– Mayor Emily Larson says the COVID-19 pandemic could have an impact of up to $25 million on the city’s budget, primarily hitting the $93 million general fund that pays for most services.

“We will be in a very, very, very difficult position,” Larson said in an interview Thursday.

As local governments scramble to unroll emergency response plans to address the public health crisis, leaders across Minnesota and the United States have simultaneously started to reckon with their grim financial futures. Tourist-friendly Duluth is bracing for particularly big blows.

On Jan. 1, Larson was poised to lead Duluth through a year full of new investment plans, expanded services and a record number of construction projects. Now she’s forced to consider cuts, delays and reductions to keep her city afloat through expected waves of tax revenue losses.

“Every single element of what we do will be under tremendous financial strain and will have to be a part of the financial solution,” Larson said. The city already implemented a hiring freeze and laid off almost 50 temporary workers.

Duluth’s hospitality industry suffered a big hit from the get-go. Thousands working for restaurants and hotels were some of the first to get laid off after Minnesota told its residents to stop traveling.

“I would venture to say that the structure of Duluth’s economy probably means that they are very susceptible to the economic fallout,” said Gary Carlson, director of intergovernmental relations for the League of Minnesota Cities.

Duluth is the only city in Minnesota with a local sales tax that feeds its general fund — a source of $14 million, according to this year’s budget. That revenue stream is sure to shrink with the prolonged closure of businesses.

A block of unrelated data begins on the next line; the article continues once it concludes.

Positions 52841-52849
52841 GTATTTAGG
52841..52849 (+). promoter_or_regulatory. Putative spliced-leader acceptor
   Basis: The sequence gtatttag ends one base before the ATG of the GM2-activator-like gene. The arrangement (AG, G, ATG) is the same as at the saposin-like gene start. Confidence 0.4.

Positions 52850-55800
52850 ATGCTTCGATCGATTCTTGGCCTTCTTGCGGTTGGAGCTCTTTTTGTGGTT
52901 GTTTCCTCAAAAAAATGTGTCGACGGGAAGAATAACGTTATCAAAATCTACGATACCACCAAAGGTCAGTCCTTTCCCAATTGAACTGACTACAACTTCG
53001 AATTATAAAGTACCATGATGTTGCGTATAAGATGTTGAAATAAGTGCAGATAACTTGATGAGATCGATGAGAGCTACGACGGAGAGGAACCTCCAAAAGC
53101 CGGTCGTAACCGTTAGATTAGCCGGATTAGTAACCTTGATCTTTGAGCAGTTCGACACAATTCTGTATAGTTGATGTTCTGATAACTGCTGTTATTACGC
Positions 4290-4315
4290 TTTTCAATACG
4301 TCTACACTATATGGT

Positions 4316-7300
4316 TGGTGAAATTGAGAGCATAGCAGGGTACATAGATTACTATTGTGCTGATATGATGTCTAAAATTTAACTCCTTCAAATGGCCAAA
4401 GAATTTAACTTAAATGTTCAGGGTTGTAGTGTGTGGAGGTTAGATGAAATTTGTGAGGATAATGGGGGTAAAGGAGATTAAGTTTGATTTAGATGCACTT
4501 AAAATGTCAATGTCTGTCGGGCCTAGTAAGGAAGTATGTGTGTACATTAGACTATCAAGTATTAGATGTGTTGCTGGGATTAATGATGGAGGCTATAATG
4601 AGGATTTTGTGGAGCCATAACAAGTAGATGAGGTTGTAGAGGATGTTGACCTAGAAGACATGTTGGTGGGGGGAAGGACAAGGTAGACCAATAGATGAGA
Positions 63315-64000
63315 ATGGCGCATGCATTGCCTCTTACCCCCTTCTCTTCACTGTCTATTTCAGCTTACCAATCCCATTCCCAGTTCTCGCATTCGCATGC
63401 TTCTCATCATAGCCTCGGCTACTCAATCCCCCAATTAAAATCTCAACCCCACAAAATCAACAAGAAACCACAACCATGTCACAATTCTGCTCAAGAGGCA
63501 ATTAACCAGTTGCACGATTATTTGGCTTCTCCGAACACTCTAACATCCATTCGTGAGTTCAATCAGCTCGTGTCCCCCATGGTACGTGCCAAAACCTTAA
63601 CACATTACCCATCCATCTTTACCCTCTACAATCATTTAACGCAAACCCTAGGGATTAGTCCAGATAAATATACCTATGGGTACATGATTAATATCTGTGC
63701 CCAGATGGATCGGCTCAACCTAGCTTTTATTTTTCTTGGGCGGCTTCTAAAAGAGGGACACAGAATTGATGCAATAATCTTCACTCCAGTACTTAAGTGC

Uncertainty looms over other revenue sources, as well. Some Minnesota cities are worried the amount of local government aid — $30 million for Duluth — they receive from the state will be cut next year.

A handful of counties are also delaying penalties on property tax payments, which raises concerns about cash flows that local governments fear will be already strapped by expected defaults. St. Louis County is planning to broach the issue informally at a meeting Tuesday.

Larson said she’s articulated to the county that such a move would mean the immediate loss of an expected $15 million, an amount she said the city does not “have the ability to absorb.” Already, Duluth has dipped into its $10 million general fund reserves.

The state and federal government are giving some aid to cities to assist with their COVID-19 response, but those funds can’t cover general budget shortfalls. Larson said Duluth is lobbying for assistance for local governments in the next round of relief packages — but she doesn’t want to pin her hopes on that.

For 2020, Duluth’s total budget is $331 million — a number that includes funds for capital projects, debt services, utilities and special revenue like the city’s tourism tax.

Duluth raked in a record $12.4 million in tourism tax revenue last year. Larson said that number could drop by half in 2020.

Some of those funds, collected in the form of levies on hotels and restaurants, are earmarked for specific events and amenities, like the Duluth Entertainment Convention Center and Spirit Mountain ski area. The rest is funneled back into the tourism industry through grants to local organizations on an application basis.

“It’s a liability right now because it’s such a big industry. But it’s a strength pretty soon,” said Larson, who predicts Duluth will be one of the first destinations for families emerging from quarantine.